To overcome this, sponge aquacultures are beginning to crop up. But, as we’ve seen with terrestrial plantations such as palm or banana, this wipes out existing biodiversity in localised regions.
Many companies, however, do take an ethical approach to sponge harvesting. If done correctly, sponges can be used and harvested in a sustainable way.
Are Sponges Harvested for Other Uses?
Advances in modern technology and healthcare have started to explore the possibility of using sponges in collagen extraction (sciencedirect.com).
Due to the high biocompatibility, collagen is a valued commodity in cosmetics, pharmaceuticals, medical care products and even within the food industry (in denatured form of collagen: gelatine).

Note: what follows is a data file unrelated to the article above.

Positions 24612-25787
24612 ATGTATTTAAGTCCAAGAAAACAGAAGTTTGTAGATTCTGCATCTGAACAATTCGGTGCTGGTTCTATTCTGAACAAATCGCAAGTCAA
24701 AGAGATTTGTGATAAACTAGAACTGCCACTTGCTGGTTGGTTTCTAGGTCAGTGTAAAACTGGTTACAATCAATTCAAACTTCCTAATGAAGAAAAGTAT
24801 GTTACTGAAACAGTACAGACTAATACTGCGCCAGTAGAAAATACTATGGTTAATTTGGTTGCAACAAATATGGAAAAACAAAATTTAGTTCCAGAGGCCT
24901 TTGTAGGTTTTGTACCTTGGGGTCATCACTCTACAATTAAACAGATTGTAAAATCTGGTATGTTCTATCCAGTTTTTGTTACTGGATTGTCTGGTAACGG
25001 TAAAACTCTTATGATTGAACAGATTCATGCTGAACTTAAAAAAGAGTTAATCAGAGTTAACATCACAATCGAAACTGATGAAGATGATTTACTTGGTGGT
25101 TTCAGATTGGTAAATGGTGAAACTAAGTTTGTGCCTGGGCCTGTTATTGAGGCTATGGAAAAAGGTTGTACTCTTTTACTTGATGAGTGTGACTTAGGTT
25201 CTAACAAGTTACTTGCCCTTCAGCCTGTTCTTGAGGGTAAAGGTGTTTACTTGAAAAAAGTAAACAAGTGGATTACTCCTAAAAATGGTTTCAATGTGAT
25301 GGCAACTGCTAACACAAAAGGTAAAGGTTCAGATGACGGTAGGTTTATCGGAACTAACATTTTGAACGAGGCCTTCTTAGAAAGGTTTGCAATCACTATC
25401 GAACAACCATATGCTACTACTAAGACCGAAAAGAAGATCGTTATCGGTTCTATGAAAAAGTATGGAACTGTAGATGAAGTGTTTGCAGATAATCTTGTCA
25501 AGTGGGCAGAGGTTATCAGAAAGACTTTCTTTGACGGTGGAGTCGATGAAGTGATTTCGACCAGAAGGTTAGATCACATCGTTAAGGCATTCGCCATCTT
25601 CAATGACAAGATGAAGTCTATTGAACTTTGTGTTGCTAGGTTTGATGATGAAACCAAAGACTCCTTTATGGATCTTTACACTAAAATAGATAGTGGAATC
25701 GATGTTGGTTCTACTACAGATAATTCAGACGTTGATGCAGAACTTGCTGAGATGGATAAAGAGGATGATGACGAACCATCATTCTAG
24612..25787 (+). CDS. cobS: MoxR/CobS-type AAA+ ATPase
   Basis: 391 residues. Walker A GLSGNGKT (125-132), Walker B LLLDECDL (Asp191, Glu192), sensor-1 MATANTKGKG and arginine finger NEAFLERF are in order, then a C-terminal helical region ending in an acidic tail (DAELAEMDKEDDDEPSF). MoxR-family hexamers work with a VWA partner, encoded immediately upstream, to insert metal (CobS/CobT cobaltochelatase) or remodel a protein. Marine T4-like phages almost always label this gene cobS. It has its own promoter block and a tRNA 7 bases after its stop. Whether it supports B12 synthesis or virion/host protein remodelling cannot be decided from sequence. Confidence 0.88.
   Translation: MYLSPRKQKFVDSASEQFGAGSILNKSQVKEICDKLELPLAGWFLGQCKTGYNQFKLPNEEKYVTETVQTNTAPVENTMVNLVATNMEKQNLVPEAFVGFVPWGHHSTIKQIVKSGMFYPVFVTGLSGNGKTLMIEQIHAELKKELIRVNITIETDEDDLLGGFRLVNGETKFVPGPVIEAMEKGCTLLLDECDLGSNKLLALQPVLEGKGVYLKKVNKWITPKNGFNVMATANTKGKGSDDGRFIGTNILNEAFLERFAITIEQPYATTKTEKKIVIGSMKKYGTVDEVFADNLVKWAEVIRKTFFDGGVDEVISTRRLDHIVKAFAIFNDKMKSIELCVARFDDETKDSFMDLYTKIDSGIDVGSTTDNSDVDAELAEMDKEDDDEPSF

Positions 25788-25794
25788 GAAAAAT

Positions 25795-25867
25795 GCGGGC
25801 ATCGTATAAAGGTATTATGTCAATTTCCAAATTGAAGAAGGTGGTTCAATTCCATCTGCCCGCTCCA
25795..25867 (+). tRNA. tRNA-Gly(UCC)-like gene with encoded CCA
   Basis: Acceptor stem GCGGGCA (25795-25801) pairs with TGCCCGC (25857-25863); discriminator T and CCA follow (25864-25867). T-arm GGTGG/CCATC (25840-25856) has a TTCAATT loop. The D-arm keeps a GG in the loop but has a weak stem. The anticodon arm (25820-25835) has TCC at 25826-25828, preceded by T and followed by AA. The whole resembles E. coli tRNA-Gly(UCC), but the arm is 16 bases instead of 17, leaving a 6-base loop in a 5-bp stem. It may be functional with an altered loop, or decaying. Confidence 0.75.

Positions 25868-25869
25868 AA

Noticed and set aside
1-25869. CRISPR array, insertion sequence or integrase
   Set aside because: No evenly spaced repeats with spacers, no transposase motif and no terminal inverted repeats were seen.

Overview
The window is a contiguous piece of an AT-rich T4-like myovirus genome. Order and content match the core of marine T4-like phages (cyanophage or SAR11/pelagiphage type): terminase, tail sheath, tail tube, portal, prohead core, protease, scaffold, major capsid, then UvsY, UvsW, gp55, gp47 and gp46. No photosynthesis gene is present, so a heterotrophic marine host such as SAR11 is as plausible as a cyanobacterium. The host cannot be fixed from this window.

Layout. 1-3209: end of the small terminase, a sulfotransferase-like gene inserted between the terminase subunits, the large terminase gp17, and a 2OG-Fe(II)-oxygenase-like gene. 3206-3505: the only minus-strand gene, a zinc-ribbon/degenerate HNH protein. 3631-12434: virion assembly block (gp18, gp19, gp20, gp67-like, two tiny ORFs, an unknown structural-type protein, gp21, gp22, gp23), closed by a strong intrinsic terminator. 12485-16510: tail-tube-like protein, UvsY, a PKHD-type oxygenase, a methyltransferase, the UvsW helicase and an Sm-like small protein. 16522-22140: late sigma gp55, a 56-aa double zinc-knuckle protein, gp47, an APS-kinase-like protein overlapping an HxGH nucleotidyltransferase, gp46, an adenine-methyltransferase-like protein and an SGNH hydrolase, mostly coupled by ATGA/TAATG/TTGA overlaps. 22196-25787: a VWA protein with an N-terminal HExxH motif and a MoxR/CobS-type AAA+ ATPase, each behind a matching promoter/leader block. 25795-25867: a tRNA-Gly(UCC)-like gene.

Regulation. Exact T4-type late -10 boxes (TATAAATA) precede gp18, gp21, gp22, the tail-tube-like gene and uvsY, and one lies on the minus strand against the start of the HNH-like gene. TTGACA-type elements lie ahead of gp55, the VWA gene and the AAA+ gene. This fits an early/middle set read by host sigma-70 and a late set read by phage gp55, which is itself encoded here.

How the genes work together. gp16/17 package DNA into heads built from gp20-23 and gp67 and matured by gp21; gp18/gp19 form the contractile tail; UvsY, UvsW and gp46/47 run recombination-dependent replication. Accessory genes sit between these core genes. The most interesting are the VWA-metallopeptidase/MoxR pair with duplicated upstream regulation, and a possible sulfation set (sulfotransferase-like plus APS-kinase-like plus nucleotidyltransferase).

One of the most common sources of gelatine is from bovine and porcine species – or, cows and pigs. This industry raises a lot of issues within the animal welfare sector, and novel ways of collagen extraction are being explored to offset this.
Using sponges as a replacement of collagen harvesting may be expanding, but there is still potential for sponge species to become over-harvested. We may also select and breed just a couple of species of sponges, forming a kind of intense sponge monoculture.
Due to the lack of diversity in monocultures, means diseases and parasites spread more rapidly. This is because there are few other species that can limit the spread of disease through control measures.
Sponge species across the globe are facing a plethora of dangers that threaten their existence, many of which are caused by mankind.
Climate change, bottom trawling and overharvesting all pose a significant risk.
For now, however, many sponge populations remain stable. But for how long? Unless we act soon, entire species could face extinction. Our species has the power to halt climate change, introduce tougher fishing laws and regulations on harvesting.
There is still hope to secure a brighter future for sponges.